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Balance Billing - Have Your Overpaid?

Understanding This Controversial Billing Practice

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Updated May 22, 2010

Balance Billing - Have Your Overpaid?

Don't overpay because of balance billing - understand your rights!

Nancy R. Cohen @ Getty Images

What Is Balance Billing?

Balance billing is a controversial and often illegal practice in which your healthcare provider – usually a physician or hospital – goes after you for money that you don’t owe.

Balance billing may happen when your health plan pays less than what your doctor or hospital charges and want to be paid. Your healthcare provider may demand the balance of the bill from you. Unfortunately, some people do not know that this is inappropriate and, fearing a call from a debt collector or a threat to their credit rating, pay what is being asked.

Balance billing usually happens when healthcare providers who participate in a managed-care network or in Medicare believe that the health plan is not paying enough for a medical service or is taking too long to pay. However valid the payment issue may be, your doctor should only appeal to your health plan and not get you and other patients caught in the middle.

Is Balance Billing Always Illegal?

Balance billing is illegal for all approved Medicare services provided by your doctor or hospital. Additionally, 47 states have laws that require doctors and other health providers who have a contract with a health plan to seek payment only from that health plan and not from their patients.

These laws vary from state to state and may include only some types of health plans. Pennsylvania is a good example of a state with a balance bill law that applies to most (if not all) healthcare providers – "it shall be unlawful for any health care practitioner, or any primary health center, corporation, facility, institution or other entity that employs a health care practitioner, to balance-bill."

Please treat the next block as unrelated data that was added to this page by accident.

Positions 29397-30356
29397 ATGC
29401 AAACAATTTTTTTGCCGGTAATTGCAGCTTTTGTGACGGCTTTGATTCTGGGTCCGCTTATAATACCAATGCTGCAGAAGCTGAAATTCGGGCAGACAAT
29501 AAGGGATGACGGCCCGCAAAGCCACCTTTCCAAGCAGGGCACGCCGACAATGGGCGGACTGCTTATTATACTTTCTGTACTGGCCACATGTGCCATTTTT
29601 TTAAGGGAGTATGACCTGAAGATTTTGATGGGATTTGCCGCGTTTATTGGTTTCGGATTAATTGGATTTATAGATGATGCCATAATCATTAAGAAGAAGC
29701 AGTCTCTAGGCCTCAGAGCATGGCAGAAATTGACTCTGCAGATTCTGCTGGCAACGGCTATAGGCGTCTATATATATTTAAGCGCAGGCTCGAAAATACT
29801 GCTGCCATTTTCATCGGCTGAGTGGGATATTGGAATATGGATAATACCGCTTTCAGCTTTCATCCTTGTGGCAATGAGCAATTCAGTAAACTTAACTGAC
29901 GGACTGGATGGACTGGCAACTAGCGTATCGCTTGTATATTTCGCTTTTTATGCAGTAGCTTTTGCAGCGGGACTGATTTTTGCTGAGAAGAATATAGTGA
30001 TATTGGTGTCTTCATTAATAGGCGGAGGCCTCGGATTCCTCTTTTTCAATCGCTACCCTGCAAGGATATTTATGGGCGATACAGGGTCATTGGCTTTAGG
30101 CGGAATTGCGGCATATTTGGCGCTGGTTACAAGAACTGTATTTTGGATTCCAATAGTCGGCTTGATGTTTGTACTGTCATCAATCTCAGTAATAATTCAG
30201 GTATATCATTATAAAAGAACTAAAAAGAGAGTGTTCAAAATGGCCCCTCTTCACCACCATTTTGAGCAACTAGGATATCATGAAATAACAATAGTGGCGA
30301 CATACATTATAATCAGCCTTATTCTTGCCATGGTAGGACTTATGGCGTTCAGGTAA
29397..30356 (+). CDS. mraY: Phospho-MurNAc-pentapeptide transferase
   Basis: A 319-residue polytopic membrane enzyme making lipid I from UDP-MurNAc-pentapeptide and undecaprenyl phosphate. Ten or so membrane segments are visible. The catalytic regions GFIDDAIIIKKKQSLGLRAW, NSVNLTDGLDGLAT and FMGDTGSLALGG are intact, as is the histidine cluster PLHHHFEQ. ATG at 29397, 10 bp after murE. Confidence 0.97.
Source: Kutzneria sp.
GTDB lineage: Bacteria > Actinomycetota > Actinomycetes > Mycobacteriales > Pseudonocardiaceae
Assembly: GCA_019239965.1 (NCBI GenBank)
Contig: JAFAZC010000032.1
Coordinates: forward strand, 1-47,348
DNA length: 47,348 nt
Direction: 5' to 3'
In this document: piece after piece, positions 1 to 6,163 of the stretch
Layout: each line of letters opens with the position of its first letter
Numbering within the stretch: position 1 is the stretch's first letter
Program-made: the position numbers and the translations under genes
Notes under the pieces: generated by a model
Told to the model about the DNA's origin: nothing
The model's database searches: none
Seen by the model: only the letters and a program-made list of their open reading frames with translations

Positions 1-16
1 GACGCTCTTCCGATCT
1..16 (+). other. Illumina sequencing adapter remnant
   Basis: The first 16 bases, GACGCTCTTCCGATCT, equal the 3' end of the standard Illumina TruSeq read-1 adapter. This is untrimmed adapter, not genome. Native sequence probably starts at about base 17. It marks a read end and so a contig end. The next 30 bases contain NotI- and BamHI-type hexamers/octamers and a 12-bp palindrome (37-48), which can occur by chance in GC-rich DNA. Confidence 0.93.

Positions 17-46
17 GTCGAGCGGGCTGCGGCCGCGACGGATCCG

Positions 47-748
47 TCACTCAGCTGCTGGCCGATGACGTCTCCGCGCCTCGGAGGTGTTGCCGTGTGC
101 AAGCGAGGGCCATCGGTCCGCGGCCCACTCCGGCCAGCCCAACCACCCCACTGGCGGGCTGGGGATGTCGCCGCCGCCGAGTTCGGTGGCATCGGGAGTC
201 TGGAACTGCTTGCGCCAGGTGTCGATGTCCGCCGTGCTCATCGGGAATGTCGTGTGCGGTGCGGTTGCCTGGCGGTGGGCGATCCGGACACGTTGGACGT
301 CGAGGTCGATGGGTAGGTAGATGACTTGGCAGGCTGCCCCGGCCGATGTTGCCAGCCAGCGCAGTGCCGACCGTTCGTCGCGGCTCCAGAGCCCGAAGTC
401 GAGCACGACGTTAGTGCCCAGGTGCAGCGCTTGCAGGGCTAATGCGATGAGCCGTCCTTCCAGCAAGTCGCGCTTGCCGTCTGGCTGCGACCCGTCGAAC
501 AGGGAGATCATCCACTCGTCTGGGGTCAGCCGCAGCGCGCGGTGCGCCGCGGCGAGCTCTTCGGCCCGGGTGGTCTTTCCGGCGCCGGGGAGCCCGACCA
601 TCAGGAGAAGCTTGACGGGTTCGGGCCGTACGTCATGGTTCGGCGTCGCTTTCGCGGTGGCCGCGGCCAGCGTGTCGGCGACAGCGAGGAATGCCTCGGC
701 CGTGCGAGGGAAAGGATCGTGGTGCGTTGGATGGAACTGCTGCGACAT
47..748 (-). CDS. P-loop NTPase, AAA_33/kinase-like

Balance billing does not include your doctor or other provider charging or collecting out-of-pocket expenses such as deductibles, copayments, or co-insurance that may be required by your health plan.

Your state’s ban on balance billing usually does not apply if you have an elective procedure, such as cosmetic surgery, which is not a covered benefit. Additionally, you may be liable for the complete bill or a balance if you get an out-of-network service that is not an emergency and has not been approved by your health plan.

Many states also protect members of health plans from balance billing in emergencies. If you have a medical emergency, you may have no control over who treats you and where you are treated. For example, if you have a heart attack or are in a bad accident, you may be taken to a hospital that is not in your health plan’s network.

Do Health Plans Allow Doctors to Balance Bill?

If your doctor is part of a managed care network (and most physicians do belong to one or more networks) she has a contract with your health plan that most likely prohibits her from sending you a bill in excess of your required copayments. Typical contract language, for example, often is worded as follows: "the provider agrees to accept the payer's network rate as payment in full for covered services and shall not balance-bill the payer's subscribers."